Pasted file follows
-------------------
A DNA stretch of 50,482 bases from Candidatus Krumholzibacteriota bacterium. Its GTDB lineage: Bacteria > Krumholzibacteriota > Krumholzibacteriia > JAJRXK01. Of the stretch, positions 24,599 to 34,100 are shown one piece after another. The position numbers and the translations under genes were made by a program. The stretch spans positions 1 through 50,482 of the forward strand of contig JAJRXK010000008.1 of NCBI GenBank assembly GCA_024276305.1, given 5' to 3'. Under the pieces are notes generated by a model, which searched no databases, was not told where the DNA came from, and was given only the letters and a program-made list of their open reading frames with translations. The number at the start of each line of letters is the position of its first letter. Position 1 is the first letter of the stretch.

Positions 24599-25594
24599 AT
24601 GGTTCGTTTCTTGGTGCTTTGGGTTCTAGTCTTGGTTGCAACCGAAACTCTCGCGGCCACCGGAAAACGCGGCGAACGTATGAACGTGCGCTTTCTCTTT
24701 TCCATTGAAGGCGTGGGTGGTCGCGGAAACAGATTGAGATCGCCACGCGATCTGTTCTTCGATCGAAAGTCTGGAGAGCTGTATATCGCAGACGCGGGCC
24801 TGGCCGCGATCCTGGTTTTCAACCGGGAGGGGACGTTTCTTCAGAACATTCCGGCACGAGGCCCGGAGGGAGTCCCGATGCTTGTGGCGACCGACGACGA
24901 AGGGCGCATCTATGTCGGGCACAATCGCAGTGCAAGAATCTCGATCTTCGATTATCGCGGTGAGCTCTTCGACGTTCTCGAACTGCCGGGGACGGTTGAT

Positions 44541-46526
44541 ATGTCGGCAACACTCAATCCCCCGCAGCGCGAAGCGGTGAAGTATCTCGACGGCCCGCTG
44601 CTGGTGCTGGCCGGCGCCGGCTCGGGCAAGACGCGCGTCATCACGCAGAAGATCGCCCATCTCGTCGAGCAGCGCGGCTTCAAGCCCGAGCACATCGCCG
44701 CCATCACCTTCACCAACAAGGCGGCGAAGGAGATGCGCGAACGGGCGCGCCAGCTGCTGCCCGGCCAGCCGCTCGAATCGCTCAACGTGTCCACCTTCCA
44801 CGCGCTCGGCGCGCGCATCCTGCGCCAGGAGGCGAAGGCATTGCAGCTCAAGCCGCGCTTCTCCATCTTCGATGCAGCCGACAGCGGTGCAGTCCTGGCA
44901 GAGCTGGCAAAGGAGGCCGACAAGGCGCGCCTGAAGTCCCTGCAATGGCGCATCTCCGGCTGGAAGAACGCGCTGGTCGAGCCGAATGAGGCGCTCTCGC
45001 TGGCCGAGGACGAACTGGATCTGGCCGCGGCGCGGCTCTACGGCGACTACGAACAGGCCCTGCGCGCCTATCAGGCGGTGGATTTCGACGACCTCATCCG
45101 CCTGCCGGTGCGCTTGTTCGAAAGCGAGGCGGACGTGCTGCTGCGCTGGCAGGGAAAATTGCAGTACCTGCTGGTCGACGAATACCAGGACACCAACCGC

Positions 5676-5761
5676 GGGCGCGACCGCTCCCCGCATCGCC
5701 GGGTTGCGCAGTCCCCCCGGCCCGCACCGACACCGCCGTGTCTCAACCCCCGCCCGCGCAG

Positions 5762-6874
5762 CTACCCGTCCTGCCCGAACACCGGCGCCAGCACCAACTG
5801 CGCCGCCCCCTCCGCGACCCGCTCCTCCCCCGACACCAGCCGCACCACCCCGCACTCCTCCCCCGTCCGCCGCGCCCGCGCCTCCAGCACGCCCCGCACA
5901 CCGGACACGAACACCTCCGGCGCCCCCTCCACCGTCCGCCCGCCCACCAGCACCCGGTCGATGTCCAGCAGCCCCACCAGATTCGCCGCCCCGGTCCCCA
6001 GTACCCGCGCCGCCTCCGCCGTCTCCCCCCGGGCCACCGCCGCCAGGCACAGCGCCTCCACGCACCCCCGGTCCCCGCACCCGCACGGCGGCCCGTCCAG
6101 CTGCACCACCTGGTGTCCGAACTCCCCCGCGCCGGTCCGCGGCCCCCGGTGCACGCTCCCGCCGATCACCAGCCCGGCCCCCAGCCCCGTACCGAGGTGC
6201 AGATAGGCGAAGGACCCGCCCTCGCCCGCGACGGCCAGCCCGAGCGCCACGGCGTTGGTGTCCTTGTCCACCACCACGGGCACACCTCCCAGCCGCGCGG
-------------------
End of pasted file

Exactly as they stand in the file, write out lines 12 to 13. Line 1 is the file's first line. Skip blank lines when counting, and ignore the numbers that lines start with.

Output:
44801 CGCGCTCGGCGCGCGCATCCTGCGCCAGGAGGCGAAGGCATTGCAGCTCAAGCCGCGCTTCTCCATCTTCGATGCAGCCGACAGCGGTGCAGTCCTGGCA
44901 GAGCTGGCAAAGGAGGCCGACAAGGCGCGCCTGAAGTCCCTGCAATGGCGCATCTCCGGCTGGAAGAACGCGCTGGTCGAGCCGAATGAGGCGCTCTCGC